On the strength of my post about the video publicising his book, Martin “Sticky” Round sent me a copy to review. Which was nice. This is a first for me, as it’s the first “freebie” I’ve got through the blog. To be fair to my loyal readers though, I’m determined to give this a fair review, and be as honest and forthright as I can… and not just do a “puff piece”.
This was a tricky review to write. I could sum the whole post up in four words… but that wouldn’t do justice to the book. And I could ramble on for ages pouring more and more praise onto it, because this is simply a great book, but I suspect that my review would come across as a little dull if I did.
And this book is anything but dull. As readers of his work in Scootering will know, Sticky has a fine command of the English language… and he’s had the opportunity to give it full flight in this book. I read a lot. I’ve often got two or three books on the go at once, and I devour everything from biographies to science fiction, and pretty much everything in between. Once in a while, I enjoy a book so much that I rave on about it to friends and family and pass it on, saying “you must read this!” (The last book I did that with was CJ Sansom’s Dominion, btw. Highly recommended). Frankenstein Scooters to Dracula’s Castle is up there. Right up there. I honestly haven’t enjoyed reading a book more this year.
Sticky tells his road trip tale in a highly entertaining fashion. The “scootery bits” aren’t so technical that a non-scooterist would be turned off, and just give an overview of what it’s like to own, ride and be part of the classic scooter scene without assuming any prior knowledge. A opening couple of chapters about building the scooters to take them on the journey could be as dull as ditchwater – but handled with Sticky’s light humorous tone (and the liberal use of the word “bollocks”) it’s like a very entertaining bloke down the pub sharing a great story with you.
In fact, the whole book is like that. Only they interesting bloke down the pub usually gets a bit boring after a couple of pints. Sticky’s book never wanes. While sharing his adventure of crossing Europe, from the Adriatic Coast to Turkey (and back), the entertainment factor never lets up. Sticky didn’t do the trip alone, he took his 11 year old son, Sam, and wife along. His wife, Tracy was riding perhaps the most Frankenstein of the Frankesnstein scooters, a Maicoletta with a 400cc Suzuki engine shoehorned into the old scooter bodywork. They met up with another name well known to the Lambretta scene, Dean Orton from the Rimini Lambretta Centre. Dean was riding the least modded bike… (and ultimately the most reliable of the scooters) a moderately upgraded Indian GP. And he brought his daughter, Kimberly along for the ride too.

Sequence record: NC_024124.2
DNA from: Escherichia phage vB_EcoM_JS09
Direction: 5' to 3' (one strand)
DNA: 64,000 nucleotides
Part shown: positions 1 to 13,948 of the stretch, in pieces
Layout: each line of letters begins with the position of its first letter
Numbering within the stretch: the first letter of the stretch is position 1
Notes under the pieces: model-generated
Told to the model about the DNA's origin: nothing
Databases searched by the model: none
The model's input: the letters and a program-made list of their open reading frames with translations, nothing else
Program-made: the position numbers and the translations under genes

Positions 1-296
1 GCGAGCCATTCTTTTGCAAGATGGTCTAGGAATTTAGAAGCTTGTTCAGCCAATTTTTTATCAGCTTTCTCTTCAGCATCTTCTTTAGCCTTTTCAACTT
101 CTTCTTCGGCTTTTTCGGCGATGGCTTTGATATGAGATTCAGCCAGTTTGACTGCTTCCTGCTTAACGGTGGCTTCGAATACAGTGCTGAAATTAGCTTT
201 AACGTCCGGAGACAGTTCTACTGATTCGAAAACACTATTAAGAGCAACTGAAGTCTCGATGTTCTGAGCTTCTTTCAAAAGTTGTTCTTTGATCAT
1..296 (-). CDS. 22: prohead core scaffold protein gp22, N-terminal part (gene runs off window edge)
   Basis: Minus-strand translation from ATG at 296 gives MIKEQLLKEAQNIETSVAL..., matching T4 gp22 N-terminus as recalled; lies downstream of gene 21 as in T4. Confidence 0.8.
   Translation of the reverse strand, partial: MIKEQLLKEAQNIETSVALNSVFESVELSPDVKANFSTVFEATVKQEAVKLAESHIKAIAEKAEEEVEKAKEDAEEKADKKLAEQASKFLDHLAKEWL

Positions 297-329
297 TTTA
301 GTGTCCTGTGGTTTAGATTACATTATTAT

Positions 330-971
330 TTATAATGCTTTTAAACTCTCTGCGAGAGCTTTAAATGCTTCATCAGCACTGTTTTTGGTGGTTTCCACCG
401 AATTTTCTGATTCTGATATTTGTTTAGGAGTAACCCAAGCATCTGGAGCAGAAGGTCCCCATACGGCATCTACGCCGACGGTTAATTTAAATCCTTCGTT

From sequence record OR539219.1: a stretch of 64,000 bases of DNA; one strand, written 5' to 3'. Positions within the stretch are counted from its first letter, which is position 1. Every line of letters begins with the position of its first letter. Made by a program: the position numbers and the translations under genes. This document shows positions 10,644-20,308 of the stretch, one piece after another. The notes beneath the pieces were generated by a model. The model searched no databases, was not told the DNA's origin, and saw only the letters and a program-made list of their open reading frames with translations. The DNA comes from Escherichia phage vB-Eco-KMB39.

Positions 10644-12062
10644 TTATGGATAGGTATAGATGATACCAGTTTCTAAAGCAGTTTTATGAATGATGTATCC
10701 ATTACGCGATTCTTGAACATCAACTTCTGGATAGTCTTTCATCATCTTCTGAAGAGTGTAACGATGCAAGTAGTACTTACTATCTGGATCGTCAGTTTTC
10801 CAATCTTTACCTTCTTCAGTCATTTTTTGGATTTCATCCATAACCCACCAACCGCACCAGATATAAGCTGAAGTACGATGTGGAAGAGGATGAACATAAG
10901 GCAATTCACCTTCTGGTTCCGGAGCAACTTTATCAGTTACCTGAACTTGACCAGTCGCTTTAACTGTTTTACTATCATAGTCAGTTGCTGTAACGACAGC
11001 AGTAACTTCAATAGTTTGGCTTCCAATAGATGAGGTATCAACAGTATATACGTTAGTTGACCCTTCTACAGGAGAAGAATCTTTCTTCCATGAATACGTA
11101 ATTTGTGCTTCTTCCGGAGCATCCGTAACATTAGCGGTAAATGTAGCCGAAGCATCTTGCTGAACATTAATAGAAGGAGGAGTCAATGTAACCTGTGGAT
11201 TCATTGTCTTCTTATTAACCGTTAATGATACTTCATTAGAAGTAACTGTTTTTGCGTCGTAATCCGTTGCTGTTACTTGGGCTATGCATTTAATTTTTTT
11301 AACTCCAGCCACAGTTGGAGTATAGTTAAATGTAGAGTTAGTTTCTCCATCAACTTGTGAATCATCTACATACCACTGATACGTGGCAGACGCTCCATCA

Undertaking a challenging journey on highly modified vintage scooters is not a thing to do lightly. Let alone when you’ve got the wife and kids along. Sticky’s attitude is prepare well, and hope for the best. Things will generally work out and when they don’t, well, that’s character building. Seems to have worked for him. Still, with the author of the Lambretta repair and maintenance bible The Complete Spanner’s Manual: Lambretta Scooters and the owner of the RLC, an accomplished Lambretta mechanic in his own right, both veterans of many rallies and road trips… they were going to be alright if anything did go wrong with the scoots.
To get back to that bloke down the pub, that you initailly find the life and soul, and who you then discover is just someone who likes the sound of their own voice and has found a whole new audience in you… Well, you often find their worldview is a little blinkered too. They say travel broadens the mind, and to an extent I think that’s true, but I think you’ve got to be pretty broadminded to begin with. I found myself nodding along and agreeing with most of what Sticky said in the book… and, being Sticky he always has an interesting way of saying it. His “Dickhead Theory” I found particularly insigtful.
The trip, through Italy, Austria, Slovenia, Hungary, Romania, Bulgaria and Turkey (and back via Greece and Albania) give Sticky ample opportunity to expound on everything from his theories on parenting to his attitudes to other cultures… with a handful of remincenses about previous scootering adventures, and a soupcon of local history along the way. His summing up of the Gallipoli campaign made interesting reading in light of all the recent celebrations surrounding the 70th anniverary of D-Day.
The book ends with Sticky being a bit down as the trip reaches it’s conclusion… and that’s how I felt as I reached the end of the book. I was enjoying reading it so much I just wanted more… Finally, there is some advice on how to plan your own adventure… and if you don’t feel inspired to at least start planning something, even if it never gets past the plannng stage, I suspect there’s something wrong with you.
Anyway… I’m not going to witter on and spoil the book for you. Suffice it to say it’s a damn good read. One that, in my humble opinion, deserves to break out from the scootering world into a general readership… You don’t have to be a scooter fan to enjoy a book this good. After all “Zen and Art of Motorcycle Maintenance” (basically a roadtrip book with a bunch of noodly half baked philosphising thrown in) became a classic… and it’s a far less entertaining read.
If I had summed the whole review up in four words they would have been “Excellent read. Buy it”. Actually buy two, give one to a friend. It’s that good.
It’s out on Kindle now, at a unfeasibly reasonable £2.95, a price that almost makes it worthwhile buying a Kindle. The paperback is also available from Scooterproducts, Amazon, and eBay. The perfect last minute gift for Fathers Day!
Bonus points if you can find the other video featuring (a very young) Sticky on this site. If you do post your answer in the comments.